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Aug
26
M-BUS RF click released
Posted by on 26 August 2016 10:52 AM
  Humanity is trying to build the Internet of Things in order to reach consumer heaven, but we are running into the same problem as the people who tried to build the Tower of Babel – there are so many different wireless standards and protocols that don’t understand each other that it’s difficult to build a single grand unified network of things. But these protocols don’t spawn spontaneously. Each one is a reaction to a particular market demand. Just as Eskimos have 10 words for snow and Serbians have 100 words for specific cousins, each wireless protocol has features to address specific challenges. The original wired Meter-Bus was designed for remotely reading utility meters. The Wireless M-BUS is laying the groundwork for a new Advanced Metering Infrastructure (AMI). M-BUS operates on unlicensed frequency bands that enable long range wireless communications. Radio waves at this frequency are able to reach meters in remote locations such as behind building walls or under the ground. Specifically, the Telit ME 70-169 module on M-BUS click operates at a frequency between 169.400 and 169.475 MHz. It has a declared range of up to 20 km. You can find more details on the product page. Wireless modules tend to be complex on their own. To simplify development and deployment we developed a library. You can download it from Libstock. To fully appreciate it, read the article on learn.mikroe.com that explains how it works and helps you understand and utilize the multitude operating modes of the Me 70-169 module. Yours sincerely,MikroElektronika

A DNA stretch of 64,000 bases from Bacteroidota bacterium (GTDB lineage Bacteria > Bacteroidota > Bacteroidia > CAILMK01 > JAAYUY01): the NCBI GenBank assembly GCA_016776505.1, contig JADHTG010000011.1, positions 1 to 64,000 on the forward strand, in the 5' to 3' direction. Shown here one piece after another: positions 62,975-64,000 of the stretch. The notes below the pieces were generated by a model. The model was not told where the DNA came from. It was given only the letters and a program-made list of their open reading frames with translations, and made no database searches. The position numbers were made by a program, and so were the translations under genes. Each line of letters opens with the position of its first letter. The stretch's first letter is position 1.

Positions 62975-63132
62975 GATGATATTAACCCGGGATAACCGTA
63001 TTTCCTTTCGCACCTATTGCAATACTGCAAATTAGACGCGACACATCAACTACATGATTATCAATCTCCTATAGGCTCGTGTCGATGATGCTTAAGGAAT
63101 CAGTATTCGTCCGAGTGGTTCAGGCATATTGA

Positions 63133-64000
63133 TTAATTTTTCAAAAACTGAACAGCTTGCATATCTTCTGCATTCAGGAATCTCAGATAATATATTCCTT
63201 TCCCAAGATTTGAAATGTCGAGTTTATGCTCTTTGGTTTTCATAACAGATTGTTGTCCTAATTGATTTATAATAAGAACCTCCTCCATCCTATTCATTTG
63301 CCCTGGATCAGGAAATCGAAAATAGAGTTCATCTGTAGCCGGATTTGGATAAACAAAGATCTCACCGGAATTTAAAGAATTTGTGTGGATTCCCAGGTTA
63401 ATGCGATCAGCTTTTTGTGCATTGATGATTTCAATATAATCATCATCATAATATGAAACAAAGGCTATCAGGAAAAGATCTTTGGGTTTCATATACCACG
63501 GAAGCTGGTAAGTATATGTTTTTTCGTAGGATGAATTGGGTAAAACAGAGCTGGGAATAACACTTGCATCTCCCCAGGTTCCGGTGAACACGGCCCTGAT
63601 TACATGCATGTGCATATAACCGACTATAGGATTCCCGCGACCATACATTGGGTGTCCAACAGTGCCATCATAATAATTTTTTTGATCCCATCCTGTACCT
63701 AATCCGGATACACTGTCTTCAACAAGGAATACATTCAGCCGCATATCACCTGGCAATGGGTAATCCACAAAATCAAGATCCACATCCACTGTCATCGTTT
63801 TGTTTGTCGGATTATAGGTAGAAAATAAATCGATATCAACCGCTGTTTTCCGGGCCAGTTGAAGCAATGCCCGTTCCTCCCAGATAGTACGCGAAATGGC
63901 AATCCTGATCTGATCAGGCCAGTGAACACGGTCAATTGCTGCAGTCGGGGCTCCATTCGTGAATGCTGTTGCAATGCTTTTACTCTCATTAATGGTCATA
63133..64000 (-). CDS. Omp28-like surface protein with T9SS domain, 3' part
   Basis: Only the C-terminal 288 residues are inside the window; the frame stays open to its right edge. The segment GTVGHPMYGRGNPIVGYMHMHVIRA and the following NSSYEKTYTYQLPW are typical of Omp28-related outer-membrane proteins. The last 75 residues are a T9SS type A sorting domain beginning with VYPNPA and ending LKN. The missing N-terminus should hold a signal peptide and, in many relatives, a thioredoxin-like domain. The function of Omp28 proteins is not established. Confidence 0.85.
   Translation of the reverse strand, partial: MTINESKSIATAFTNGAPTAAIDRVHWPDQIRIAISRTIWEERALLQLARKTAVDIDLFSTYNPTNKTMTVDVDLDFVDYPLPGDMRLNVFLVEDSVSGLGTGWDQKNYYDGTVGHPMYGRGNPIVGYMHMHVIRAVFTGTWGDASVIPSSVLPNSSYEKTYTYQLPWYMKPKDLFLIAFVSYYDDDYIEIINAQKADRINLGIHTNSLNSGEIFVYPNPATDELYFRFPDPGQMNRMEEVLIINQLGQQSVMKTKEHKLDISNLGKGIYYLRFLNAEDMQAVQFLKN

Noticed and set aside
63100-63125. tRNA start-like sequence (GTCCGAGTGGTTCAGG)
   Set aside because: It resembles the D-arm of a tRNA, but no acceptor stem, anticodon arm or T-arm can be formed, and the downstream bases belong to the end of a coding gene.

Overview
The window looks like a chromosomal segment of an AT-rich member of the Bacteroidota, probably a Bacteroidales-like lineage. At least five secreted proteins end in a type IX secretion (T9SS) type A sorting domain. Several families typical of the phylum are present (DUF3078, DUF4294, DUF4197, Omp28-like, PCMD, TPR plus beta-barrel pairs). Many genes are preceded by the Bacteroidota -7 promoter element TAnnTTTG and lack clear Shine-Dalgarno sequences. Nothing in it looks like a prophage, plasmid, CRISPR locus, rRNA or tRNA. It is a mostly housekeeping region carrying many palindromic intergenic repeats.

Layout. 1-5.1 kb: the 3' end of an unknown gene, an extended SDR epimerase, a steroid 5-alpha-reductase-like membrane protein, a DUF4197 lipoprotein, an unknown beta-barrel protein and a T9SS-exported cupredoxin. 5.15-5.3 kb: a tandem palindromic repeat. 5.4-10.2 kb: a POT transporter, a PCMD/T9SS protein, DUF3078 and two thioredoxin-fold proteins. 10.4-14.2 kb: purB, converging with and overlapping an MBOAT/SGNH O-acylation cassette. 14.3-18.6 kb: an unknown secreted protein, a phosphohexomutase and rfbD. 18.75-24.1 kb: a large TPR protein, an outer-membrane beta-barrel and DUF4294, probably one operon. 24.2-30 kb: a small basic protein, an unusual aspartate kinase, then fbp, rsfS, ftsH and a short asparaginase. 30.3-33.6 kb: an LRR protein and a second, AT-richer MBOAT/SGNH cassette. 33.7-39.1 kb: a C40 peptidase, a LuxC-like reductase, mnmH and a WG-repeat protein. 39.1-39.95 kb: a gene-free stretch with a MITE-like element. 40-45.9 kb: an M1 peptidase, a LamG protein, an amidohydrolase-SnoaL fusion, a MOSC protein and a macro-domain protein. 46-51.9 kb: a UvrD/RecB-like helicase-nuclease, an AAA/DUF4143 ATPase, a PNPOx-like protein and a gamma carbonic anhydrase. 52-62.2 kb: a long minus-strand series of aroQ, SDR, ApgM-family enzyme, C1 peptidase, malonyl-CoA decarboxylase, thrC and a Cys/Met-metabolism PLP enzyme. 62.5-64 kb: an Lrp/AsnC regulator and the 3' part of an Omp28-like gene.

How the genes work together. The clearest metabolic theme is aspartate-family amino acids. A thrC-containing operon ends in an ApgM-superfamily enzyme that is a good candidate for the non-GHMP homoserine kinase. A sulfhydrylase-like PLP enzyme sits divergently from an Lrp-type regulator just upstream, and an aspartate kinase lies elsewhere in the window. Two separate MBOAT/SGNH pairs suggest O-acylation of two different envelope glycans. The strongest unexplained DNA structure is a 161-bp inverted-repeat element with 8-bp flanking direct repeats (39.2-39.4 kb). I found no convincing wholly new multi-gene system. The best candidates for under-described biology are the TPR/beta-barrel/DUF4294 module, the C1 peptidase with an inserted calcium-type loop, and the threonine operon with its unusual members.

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Aug
25
Diff pressure click released
Posted by on 25 August 2016 04:10 PM
  Diff click has two ports for industry standard pressure tubing. For rough testing you could also use two straws. Like a cocktail for two, a friend and you could blow through two straws to determine who has more lung capacity. The upper port is P1 and the lower is P2. P2 should be the referent pressure gauge, labeled vacuum in the data sheet. So P1 should be larger than P2, otherwise you would get a negative reading. These kinds of devices are useful for monitoring machinery. The data sheet lists measuring water levels in washing machine as an example. In case the second tubing port is redundant for you, don't forget that we have Manometer click with a single port. As always, we provided a Libstock example to get you started. The schematic is on the Docs page and the remaining pages on the product page. Yours sincerely,MikroElektronika